by Dale Reeves
In every wedding ceremony I perform, I share with the new bride and groom that there are some words that will be absolutely crucial to the survival of their marriage. Their willingness to say these phrases may very well determine if their marriage will make it or not. And, if they choose not to say these words on a regular basis, I predict either their marriage won’t last, or they will just choose to live in an unhappy marriage. Here are the words:
I love you.
I forgive you.
I was wrong.
Yesterday in our “Six Words That Can Change Your Life” teaching series at Christ’s Church, Brad Wilson taught on the importance of saying “Sorry.” If you missed that message, you can catch it here.
In Any Language
Prior to COVID-19, I was fortunate to be able to travel to several countries. Each time I traveled, I did a little language prep ahead of my journey. Whether my destination was Haiti, Mexico, Italy, France, or Austria, I tried to learn a few key words ahead of time. Knowing that my attempt at speaking the native language was just that—an attempt, I’ve always been told that the nationals in that particular country appreciate someone who is willing to try to speak their language. Upon attempting to say something in their native tongue, several times I’ve been met with smiles and sometimes laughter based on what I might have actually been saying to them. My memory of trying to send home some Swiss army knives at a post office in Rome, Italy, stands out as one of my favorite attempts. Take my word for it: the phrase “I’m sorry” is a good one to know in other languages while traveling.
je suis désolé
es tut mir leid!
Being able to say “I’m sorry” is a very important phrase not only in English, but also in whatever language is spoken while someone is traveling abroad. Whether you’ve said something without thinking, bumped into someone, or made an unfortunate mistake, knowing how to say “I’m sorry” can be extremely useful and is the conscientious thing to do.
As a child, you may have played the board game “Sorry” that is based on Parcheesi, a game that originated in India. The object of the game was to get all of your pawns across the board into your safe zone and into your Home space before the other players could complete that task. If you landed on another player’s marker, or if you drew the “Sorry” card that everyone coveted, you could send another player’s pawn all the way back to his start position, regardless of how close to the finish line that player was—thus the chance to yell at your opponent in a less-than-sincere way, “SORRY!”
When we as adults fail to say “I’m sorry” to someone for something inappropriate we have said or done, we essentially can be “setting them back” in their relationship with us. The inability to say “I’m sorry” indicates arrogance and pride in our character because we may think we have done nothing wrong. And that lack of humility may be the very thing that causes serious roadblocks in our relationships with a spouse, a parent, a child, or a coworker.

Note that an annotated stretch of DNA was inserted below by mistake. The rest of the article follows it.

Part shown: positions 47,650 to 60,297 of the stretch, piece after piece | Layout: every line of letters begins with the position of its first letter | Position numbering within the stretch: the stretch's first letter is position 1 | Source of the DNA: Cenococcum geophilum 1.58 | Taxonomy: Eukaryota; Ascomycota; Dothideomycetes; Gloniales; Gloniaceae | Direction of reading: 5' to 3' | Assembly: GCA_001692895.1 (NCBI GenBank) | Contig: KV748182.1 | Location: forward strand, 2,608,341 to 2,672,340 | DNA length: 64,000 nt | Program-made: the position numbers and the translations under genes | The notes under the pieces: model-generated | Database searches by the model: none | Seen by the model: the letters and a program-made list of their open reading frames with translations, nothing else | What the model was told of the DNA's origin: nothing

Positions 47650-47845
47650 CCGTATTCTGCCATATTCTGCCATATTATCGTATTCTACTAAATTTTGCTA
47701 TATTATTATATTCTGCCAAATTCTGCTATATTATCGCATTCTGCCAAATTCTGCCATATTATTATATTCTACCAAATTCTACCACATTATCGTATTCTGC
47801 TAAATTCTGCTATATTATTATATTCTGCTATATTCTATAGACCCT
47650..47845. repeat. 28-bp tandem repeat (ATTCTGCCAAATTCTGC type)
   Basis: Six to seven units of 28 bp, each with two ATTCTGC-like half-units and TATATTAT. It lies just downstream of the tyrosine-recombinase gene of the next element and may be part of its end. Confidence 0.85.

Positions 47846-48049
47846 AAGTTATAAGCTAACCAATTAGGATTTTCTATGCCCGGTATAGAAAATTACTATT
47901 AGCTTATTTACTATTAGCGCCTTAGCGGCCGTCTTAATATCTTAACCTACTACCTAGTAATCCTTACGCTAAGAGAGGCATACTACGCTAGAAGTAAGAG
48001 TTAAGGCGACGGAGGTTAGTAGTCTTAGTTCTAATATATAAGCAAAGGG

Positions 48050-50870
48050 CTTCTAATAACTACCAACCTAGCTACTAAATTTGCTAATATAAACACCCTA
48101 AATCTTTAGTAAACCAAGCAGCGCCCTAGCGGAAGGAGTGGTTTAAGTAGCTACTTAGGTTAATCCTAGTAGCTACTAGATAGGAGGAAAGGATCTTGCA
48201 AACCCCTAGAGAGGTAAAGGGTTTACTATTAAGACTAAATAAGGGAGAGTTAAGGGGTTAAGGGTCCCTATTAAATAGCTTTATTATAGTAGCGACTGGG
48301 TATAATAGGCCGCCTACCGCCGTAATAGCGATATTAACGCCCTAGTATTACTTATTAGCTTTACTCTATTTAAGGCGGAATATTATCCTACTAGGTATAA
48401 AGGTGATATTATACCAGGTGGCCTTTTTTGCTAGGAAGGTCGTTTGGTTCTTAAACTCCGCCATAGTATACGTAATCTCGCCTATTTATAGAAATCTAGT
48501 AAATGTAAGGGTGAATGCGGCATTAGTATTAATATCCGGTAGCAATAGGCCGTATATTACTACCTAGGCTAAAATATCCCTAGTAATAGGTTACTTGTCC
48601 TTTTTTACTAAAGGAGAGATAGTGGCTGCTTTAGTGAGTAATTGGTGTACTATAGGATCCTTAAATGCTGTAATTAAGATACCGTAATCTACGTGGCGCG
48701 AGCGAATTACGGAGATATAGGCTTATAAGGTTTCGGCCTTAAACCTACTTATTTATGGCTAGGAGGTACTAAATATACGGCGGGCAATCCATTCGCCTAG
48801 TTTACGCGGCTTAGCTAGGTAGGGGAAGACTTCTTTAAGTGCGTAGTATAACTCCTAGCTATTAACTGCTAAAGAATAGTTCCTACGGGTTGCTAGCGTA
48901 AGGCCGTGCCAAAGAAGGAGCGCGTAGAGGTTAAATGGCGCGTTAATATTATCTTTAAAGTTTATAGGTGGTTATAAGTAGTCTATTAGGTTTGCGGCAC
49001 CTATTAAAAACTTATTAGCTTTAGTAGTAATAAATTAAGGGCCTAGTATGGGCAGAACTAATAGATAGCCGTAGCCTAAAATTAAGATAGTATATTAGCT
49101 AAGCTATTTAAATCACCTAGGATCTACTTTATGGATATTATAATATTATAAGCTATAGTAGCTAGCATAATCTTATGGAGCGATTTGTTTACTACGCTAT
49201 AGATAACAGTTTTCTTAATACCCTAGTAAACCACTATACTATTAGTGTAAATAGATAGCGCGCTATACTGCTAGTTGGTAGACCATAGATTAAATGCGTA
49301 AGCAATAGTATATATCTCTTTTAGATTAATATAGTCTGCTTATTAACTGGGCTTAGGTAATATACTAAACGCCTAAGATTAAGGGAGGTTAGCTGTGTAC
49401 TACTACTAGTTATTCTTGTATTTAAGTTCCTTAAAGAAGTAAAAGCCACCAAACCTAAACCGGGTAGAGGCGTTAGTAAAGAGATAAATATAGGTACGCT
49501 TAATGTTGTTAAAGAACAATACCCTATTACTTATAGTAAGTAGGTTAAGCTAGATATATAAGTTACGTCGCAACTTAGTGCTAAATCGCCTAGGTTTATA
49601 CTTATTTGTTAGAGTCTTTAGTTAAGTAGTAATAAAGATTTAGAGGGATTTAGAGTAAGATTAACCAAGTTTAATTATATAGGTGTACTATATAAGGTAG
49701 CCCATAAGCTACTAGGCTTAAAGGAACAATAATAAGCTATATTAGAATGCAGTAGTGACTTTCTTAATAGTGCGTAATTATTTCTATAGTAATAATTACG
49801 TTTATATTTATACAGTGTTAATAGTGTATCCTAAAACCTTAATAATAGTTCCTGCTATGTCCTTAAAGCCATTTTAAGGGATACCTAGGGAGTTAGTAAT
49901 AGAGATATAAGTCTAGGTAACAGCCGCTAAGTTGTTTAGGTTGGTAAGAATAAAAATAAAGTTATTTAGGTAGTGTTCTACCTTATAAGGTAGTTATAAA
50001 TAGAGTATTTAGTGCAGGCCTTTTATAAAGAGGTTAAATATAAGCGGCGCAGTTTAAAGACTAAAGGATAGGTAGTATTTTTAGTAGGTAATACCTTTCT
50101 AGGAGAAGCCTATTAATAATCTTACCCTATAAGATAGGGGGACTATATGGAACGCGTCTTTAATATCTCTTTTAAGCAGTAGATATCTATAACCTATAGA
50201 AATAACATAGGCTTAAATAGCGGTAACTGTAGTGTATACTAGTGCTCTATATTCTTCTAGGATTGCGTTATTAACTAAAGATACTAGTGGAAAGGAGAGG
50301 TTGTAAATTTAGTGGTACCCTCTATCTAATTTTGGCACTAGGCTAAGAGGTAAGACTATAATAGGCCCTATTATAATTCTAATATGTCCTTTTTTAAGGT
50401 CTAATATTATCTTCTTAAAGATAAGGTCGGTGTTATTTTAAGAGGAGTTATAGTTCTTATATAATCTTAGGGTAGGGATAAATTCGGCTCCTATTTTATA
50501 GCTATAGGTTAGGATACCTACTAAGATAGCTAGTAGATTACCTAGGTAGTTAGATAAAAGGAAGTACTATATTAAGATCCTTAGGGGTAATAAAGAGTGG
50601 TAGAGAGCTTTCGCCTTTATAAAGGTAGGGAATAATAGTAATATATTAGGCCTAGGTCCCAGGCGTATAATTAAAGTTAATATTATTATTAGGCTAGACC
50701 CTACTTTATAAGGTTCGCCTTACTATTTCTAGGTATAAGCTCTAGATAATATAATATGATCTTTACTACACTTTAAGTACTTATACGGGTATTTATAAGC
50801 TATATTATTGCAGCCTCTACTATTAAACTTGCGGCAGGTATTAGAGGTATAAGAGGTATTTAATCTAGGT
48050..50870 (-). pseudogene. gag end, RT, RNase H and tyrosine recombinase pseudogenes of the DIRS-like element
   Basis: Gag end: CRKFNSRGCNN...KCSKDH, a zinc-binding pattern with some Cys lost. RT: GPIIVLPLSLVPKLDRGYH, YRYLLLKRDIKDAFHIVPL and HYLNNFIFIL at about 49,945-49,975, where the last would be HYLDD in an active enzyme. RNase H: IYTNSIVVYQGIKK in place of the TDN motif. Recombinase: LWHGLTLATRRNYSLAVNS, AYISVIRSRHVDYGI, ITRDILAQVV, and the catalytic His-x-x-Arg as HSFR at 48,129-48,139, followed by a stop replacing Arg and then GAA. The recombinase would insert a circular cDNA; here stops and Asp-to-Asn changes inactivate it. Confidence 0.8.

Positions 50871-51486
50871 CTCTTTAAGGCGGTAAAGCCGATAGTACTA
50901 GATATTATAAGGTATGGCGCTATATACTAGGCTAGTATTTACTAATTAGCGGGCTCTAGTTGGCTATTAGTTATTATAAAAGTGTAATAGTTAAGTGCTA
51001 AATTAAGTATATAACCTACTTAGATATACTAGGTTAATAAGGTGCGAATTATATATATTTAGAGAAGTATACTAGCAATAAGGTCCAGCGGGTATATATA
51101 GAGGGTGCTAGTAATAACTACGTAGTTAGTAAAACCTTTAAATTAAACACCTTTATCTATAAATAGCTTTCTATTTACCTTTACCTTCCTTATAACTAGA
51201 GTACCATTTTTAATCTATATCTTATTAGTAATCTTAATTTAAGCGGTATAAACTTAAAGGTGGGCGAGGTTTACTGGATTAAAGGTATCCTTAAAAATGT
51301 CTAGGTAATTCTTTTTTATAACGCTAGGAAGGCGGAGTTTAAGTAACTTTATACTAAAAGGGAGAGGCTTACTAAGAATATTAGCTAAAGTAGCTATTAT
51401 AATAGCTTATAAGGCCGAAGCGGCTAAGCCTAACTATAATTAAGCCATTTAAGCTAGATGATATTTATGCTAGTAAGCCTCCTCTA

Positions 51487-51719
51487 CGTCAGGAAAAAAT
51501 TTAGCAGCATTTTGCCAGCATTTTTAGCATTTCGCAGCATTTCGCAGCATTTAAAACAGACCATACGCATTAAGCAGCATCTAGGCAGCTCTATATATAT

A Sorry Song
Way back in 1960, Brenda Lee sang:
“I’m sorry, so sorry that I was such a fool.
I didn’t know love could be so cruel.
You tell me mistakes are part of being young.
But that don’t right the wrong that’s been done.”
More recently, Christian artist Toby Mac sang a lament to God, “I’m Sorry,” that hits us straight in the heart. Toby cries out to God,
“You told us to give, told us to love, but we chose to take.
You laid down Your life, put power aside, showed us the way and the Truth.
We roll into church, open the word, and forget that we’re called to include.
Now, it’s long overdue, but I can’t dilute what we seem to havе put on the shelf.
I’m sorry, I’m sorry, I’m sorry, so sorry.
We say that we’re one, but we’re broken up by anything that can divide.
Our color of skin, the clothes we’re in, that valley’s deep and wide.
We overlook the broken, the homeless, and discard the poor
While we celebrate the rich and beautiful with a wide-open door.
I’m sorry we’re nothing like You, You chose to bear a cross.
We choose to give You parts of us and rarely the parts that cost.
Now, it’s long overdue, but I can’t dilute what we seem to have put on the shelf.
I’m sorry, I’m sorry, I’m sorry, so sorry.
Wake us up, wake us up, wake us up, Lord.”
A Fresh Start
Is there someone you need to say “I’m Sorry” to today? Are there things you need to confess to your Father God this week? His Word tells us . . .
“These are the ones I look on with favor: those who are humble and contrite in spirit, and who tremble at my word” (Isaiah 66:2, NIV).
To be willing to ask for forgiveness and say, “I’m sorry,” requires a spirit of humility and contrition. It means we are sorry for the wrongdoings we have done that are not part of what God desires for us, with a view toward amending our thoughts and actions. This arises from our love of God for his own perfection, grace, and mercy.
The apostle Peter spoke to a crowd in Jerusalem after Jesus’ ascension to Heaven, and he challenged them, “Repent, then, and turn to God, so that your sins may be wiped out, that times of refreshing may come from the Lord” (Acts 3:19, NIV). To repent is to say to God, “I’m sorry for what I have done wrong. I cannot do this life on my own. Help me to trust you more and lean into you.” And, when we do that, just like in the board game, Sorry, God’s Word promises we will experience times of refreshing—as we go back to home base and get a new start.